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Friday, June 07, 2013

2013 State of the City: Presentation of Mayor Decker at Common Council, May 2013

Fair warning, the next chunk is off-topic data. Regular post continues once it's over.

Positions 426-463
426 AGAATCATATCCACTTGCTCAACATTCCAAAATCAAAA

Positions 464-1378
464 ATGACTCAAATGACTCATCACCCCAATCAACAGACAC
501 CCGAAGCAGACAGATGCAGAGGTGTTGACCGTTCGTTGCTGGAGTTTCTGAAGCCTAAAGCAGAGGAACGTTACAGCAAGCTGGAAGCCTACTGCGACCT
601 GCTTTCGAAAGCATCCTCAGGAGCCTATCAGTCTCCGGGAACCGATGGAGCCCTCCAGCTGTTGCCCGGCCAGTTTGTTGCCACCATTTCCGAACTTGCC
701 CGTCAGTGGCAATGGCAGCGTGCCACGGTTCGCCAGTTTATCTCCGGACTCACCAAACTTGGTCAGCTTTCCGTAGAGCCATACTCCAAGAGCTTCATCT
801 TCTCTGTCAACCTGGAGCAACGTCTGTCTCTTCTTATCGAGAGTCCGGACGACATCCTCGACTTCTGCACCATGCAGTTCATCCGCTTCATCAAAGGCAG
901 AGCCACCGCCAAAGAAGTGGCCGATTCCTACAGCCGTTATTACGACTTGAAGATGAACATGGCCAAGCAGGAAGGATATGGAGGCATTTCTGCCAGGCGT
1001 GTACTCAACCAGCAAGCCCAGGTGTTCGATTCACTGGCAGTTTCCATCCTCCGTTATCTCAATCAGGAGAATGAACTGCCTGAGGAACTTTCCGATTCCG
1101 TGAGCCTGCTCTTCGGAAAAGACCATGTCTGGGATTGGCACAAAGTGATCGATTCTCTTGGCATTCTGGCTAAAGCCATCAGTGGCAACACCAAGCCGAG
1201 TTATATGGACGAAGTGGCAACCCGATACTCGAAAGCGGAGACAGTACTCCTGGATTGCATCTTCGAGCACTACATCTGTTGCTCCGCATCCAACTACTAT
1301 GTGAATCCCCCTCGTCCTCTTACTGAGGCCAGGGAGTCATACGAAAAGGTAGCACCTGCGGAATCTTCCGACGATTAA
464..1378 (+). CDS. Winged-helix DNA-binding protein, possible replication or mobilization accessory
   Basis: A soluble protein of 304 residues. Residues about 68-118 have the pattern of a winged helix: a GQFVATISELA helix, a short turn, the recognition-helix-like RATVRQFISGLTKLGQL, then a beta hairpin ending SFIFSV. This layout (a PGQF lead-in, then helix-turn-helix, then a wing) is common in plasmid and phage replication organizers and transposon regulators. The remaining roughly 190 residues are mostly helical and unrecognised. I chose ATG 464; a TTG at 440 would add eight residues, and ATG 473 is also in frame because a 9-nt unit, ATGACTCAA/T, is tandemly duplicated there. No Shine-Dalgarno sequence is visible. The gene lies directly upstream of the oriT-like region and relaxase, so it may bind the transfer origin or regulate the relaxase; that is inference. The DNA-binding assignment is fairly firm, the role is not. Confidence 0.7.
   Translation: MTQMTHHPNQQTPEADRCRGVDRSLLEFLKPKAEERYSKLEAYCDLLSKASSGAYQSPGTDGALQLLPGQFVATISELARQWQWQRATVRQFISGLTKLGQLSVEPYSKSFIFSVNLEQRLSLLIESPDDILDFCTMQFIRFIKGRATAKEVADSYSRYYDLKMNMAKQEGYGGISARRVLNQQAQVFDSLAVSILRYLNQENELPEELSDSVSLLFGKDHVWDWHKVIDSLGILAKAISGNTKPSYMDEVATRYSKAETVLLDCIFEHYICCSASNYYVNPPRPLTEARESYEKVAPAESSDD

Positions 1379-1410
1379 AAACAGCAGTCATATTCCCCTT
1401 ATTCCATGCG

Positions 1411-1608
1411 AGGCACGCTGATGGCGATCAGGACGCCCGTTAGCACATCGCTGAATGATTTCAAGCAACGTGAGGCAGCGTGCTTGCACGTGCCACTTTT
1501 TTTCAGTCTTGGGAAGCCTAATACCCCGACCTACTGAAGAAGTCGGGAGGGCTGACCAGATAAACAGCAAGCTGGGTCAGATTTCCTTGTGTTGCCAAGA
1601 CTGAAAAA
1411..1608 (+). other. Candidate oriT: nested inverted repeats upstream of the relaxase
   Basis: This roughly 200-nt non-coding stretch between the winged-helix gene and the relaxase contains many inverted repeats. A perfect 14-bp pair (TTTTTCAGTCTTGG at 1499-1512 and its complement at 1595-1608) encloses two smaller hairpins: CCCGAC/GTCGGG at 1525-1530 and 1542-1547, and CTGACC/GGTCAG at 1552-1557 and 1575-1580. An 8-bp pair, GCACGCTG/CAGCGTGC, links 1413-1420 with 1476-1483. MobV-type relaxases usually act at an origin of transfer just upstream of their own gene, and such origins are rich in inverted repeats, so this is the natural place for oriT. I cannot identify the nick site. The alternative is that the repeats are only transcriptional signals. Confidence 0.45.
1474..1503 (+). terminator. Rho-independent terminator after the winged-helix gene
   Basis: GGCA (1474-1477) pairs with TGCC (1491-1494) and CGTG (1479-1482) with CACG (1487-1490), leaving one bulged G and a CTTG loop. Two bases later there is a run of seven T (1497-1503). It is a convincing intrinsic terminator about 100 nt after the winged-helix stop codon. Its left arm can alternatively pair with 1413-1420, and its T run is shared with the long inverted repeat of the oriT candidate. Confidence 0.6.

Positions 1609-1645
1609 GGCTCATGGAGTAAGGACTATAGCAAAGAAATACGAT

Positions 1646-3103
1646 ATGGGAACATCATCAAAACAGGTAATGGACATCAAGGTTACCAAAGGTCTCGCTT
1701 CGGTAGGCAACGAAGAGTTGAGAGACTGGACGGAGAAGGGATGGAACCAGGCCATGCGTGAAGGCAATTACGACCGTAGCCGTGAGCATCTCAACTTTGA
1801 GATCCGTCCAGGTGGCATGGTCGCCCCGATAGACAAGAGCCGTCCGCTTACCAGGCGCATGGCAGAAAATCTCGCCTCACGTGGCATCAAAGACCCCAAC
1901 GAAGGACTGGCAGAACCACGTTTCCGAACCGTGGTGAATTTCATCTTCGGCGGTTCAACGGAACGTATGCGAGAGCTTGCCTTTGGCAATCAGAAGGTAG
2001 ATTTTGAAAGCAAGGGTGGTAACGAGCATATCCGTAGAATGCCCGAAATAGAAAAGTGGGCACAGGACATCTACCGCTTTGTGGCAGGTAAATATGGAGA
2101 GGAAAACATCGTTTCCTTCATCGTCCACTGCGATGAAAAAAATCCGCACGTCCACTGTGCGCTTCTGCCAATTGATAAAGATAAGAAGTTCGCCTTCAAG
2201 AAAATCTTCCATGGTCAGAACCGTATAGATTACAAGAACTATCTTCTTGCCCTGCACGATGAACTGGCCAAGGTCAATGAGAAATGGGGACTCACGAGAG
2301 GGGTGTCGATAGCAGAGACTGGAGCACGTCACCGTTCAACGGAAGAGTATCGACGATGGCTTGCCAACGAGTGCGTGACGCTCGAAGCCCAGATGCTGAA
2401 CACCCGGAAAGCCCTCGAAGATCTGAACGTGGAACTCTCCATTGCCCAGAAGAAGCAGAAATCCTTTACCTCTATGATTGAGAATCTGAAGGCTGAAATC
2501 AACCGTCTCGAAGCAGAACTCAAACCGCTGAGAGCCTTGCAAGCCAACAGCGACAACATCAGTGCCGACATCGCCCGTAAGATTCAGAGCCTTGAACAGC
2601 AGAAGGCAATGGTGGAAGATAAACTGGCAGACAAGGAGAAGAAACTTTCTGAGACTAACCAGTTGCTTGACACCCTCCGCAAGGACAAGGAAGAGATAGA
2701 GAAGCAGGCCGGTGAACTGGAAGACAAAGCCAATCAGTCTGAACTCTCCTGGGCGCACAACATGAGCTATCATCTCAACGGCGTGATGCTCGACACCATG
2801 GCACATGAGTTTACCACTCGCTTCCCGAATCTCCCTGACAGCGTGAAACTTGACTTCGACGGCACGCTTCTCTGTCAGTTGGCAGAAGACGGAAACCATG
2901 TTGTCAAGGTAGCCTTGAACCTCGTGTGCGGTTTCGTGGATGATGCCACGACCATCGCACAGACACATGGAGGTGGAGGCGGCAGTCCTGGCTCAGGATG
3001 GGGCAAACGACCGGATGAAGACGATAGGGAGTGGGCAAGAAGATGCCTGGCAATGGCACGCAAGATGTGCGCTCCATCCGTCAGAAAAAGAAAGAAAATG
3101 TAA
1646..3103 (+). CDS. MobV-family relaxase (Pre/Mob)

2013 State of the City I am a believer in continuous learning. Over the past decade I have used the UW-Extension Certified Public Manager Program many times, taking seminars in areas that would increase my leadership knowledge and capabilities. A year ago I spent a spring day in a Madison campus classroom attending a session entitled “Managing in Permanent Whitewater.” The presenter was Jeff Russell of Russell Consulting. I had previously taken a number of really good classes lead by Jeff. The time I spent last April dissecting “Whitewater” with Jeff and the other students was exceptional. There was quick consensus that governmental turbulence at all levels is here to stay. As I pondered the content for this State of the City report, the words transformation and resilience were the first to come to mind. As I jotted down recent city efforts, challenges, and accomplishments and noted likely work projects for the coming year, I thought about “Whitewater.” I pulled out and re-read the course materials and my notes. I had forgotten there was an exercise to determine a person’s “resilience quotient.” This quotient indicates an individual’s ability to deal with change. Working to enhance resilience dimensions will positively affect one’s response to uncertainty. My personal quotient showed strengths in vision and problem-solving dimensions of resilience and room for improvement in the dimension of adaptability to turmoil. Our city staff have been called upon to be resilient for the past several years. There have been transformational changes, including retirements, departmental realignments, political uncertainty, frugal budgets, and new methods of job performance. Some individuals thrived on change and were extremely resilient. For others it was challenging. In a “Whitewater” course reading, Dee Hock, former CEO of VISA International, pointed out that “An organization, no matter how well designed, is only as good as the people who live and work in it.” Our staff members, as a team, provide the local government services expected by our residents. I want to recognize and thank our city team for their hard work and dedication in challenging times. As we proceed with transformation, resiliency and effort will continue to be necessary to successfully accomplish change. Across the country local elected officials are being frequently faced with complex issues that require significant effort and detailed understanding. The learning curve for public officials is steep and necessarily fast. Citizens have high expectations, desiring quality service while maximizing value and minimizing cost. Our common council and city department heads worked on cohesive team building and explored the importance of constructive debate and conflict at Committee of the Whole meetings last spring and summer. We discussed that consistently hearing all viewpoints and engaging in healthy, spirited debate as a team will result in trust development and better decision-making. Trust in fellow team members and process consistency will also lead to more timely and effective decision-making. Productive teamwork requires continuous effort. An exercise at a Committee of the Whole meeting meant to identify the purpose of our local government yielded top-notch service, quality of life, and drive for excellence as citizen expectations for our organization. We have discussed how these expectations translate into action. Some of our accomplishments this past year have organization-wide ramifications. Some were years in the making. Other efforts were more project-specific. It was a good year! At tonight’s meeting you saw a demonstration of our new GIS mapping system. After decades of oversized paper maps for zoning, water system, sewer, and electrical lines located in related offices throughout the city, the on-line GIS system integrates this information. It will be available on-site at construction projects. Over time we can populate the system with detailed parcel information, include the historic districts as layers, and add further customization. GIS mapping is a leap forward in city efficiency. An extensive city hall effort was upgrading our accounting process. We previously maintained two sets of books, one for Evansville Water & Light and a separate one for the remaining city operations. A new accounting software installation allowed for the integration of both; the city now has one system. Monumental effort by city hall employees was necessary. Transferring of account information and data always involves fine-tuning and eliminating a lot of “bugs.” This project is another huge jump in efficiency. Tomorrow, two new employees begin work in city hall. The office has been shorthanded for a number of months. Current staff has carried a heavy load and deserves special thanks for their commitment to providing quality customer service while being stretched thin. I applaud their tenacity as short-term disruption during long-term changes made efforts more challenging. A long-identified need in our community was a designated economic development entity or person to direct local business development. This need was identified in the economic development summit held in January 2008. The timing of several events allowed the city to consider different futures. By realigning some city functions and looking for additional skill sets for replacement employees we were able to find funding for a new city position that would include dedicated economic development activities. Nicole Sidoff became our first Community Development Director in January. We are already reaping benefits from this enhancement of local service. The city now offers one-stop service to current and prospective businesses since in-house planning is a component of the new position. An outcome of common council re-dedication to top-notch service for our customers is a concerted effort to determine and adopt best practices. City staff again deserves accolades for their efforts. Evansville Water & Light received RP3 (Reliable Public Power Provider) designation. RP3 is an American Public Power Association recognition program. This spring our electric utility was recognized as being in the top 10% of the more than 2,000 public power utilities in the United States for using best practices in safety and electric reliability. The application process was extensive and time-consuming. Evaluation comments will be used as benchmarks to further improve our utility. Our police department has worked hundreds of hours on preliminary steps for accreditation. Required policy review and proofing have been completed. On-site evaluation will occur in November. Best practices in local public safety are being strengthened through this process, accomplishing top-notch service and a drive for excellence. Other city employees have taken classes in customer service, leadership, and computer software training. Continuous learning improves our organizational capacity and provides better service to our community. Our city has benefitted from collaborations. Evansville EMS, Evansville Police Department, Evansville Community School District, Evansville Community Partnership, and other community organizations, leaders and representatives, tackled underage drinking and drug abuse. Establishing the BASE coalition, Building A Safer Evansville, undertaking programming, and developing the local strategic prevention framework, led to our receipt of a 5-year Drug Free Community Grant totaling $625,000. The police department worked with BASE to install a drug drop-off box and recently participated in the National Take Back Day collection. EMS and the police are assisting in the coordination of an August Evansville Night Out to celebrate safe, healthy families and community. In a collaboration of the city, school district, local businesses, and students, bathrooms at West Side Park will soon be a reality. This is an obvious win-win-win-win project for the community. Pooled resources will be necessary to accomplish a number of community improvements in the future. Recently, stronger internal cooperation among city departments has resulted in better project planning and better capital budgeting. We will continue to improve these efforts going forward. We are working to break down department silos to enhance teamwork. It is in the best interest of our residents. During the recession and the period of trickle-down budget impacts of federal and state political and financial decisions, our council and city team worked diligently to build frugal city policies and budgets that would not reduce services, except in dire circumstances. In 2005 the city government property tax rate was $6.83 per $1000. In 2012 it was $6.81 per $1000. The city absorbed the cost of the Lake Leota dredging into the rate within this period. There were some increases in user fees during this time. It is appropriate that certain costs are more fairly allocated to actual use. The net assets of the city as reported in audit reports grew from $17,280,437 in 2005 to $25,395,916 in 2011. According to city audits, the unreserved general fund balance grew from $634,124 in 2005 to $1,267,041 in 2011, essentially doubling. Our financial success culminated in securing our first city bond rating this January. The A+ rating by Standard and Poors resulted in an outstanding 1.1049% interest rate on the bond issue. Our council has been increasing its advocacy efforts. Erosion of local control with resultant loss of flexibility impedes our ability to provide excellent service. Likewise, unfunded mandates have deleterious effects on our budget. A strong, collective voice is necessary to punch through the din. The coming year will be eventful, with a number of significant projects and efforts. City union contracts end in December. With respect and appreciation of our city team at the forefront, the common council will need to forge a new path for employee relations as Act 10 requirements are implemented locally. We will continue to encourage staff skills development. The drive for excellence is a win-win for Evansville. The updated 5-year Park and Outdoor Recreation Plan will be completed this summer. The Plan will incorporate results of the community survey, guide future recreational decisions, and provide material for the 2015 Comprehensive Plan update. The city is required to undertake a complete update to the Smart Growth Comprehensive Plan by June 2015. The common council determined that this project would be spearheaded by the Community Development Director. Work will need to commence in the coming year. Committee of the Whole discussion identified interest in a community customer service survey. We will discuss integration of 2010 Census information with other desired resident information to frame development of a likely survey. To incorporate survey results into the updated comprehensive plan by June 2015, a survey would need to be completed no later than early 2014. The 2013 budget includes funding for a rail study. Rail is an asset in our community with potential to boost business development in Evansville and throughout the region. We will collaborate with key partners to acquire needed information to foster development utilizing rail. In Committee of the Whole discussions, there was interest in building and improving collaborative relationships with a number of entities, including the school district, nearby towns, county, and regional groups. We will develop a plan for initiating collaborative efforts and begin implementation. The common council has voiced its intention to find resolution to the long-running issue of appropriate, fair representation in the Fire District. Serious attention will be focused on this issue going forward. The police department will continue steps to complete the accreditation process. This year’s Water & Light projects are the Old 92 Rebuild and West Loop, identified in the six-year work plan. The Garfield Avenue street project will begin later this month. A stormwater improvement project was just approved at Main and Court Streets. Additional restoration of the creek walls in Leonard-Leota Park will occur in the area of the spillways. A water tower inspection will determine the scope of cleaning and painting the water tower. There will be improvements and new landscaping in front of City Hall. Municipal advocacy will continue. It is essential to voice local issues, challenges, and needs. At the “Whitewater” seminar we discussed a variety of organizational research. A July 2003 article in the Harvard Business Review, entitled “What Really Works,” provided the following summary of research---sustainable, enduring organizations have these fundamental characteristics: • A compelling vision of who they are and their purpose. • Are adaptive and flexible in a changing world. • Create an integrated work environment, where people feel connected and included. • Driving commitment to innovation, learning, new ideas, and continuous improvement. • Free-flow sharing of divergent ideas, information, and knowledge. Great ideas can come from anywhere in the organization. • Empower employees with problem-solving and decision-making. Job ownership positively correlates with customer satisfaction. • Reward innovation, risk taking, and quality. • Are conservative with financial and other resources. Managing resources effectively provides positive benefits. I invite you to consider the common council and city team efforts and activities I have outlined tonight through the lens of these characteristics. I submit that we are in the midst of transformation. We are building local government capacity by utilizing these characteristics to provide top-notch service and quality of life in Evansville. It is hard work. It is also exciting and filled with opportunity. We are a can-do community, so success is assured.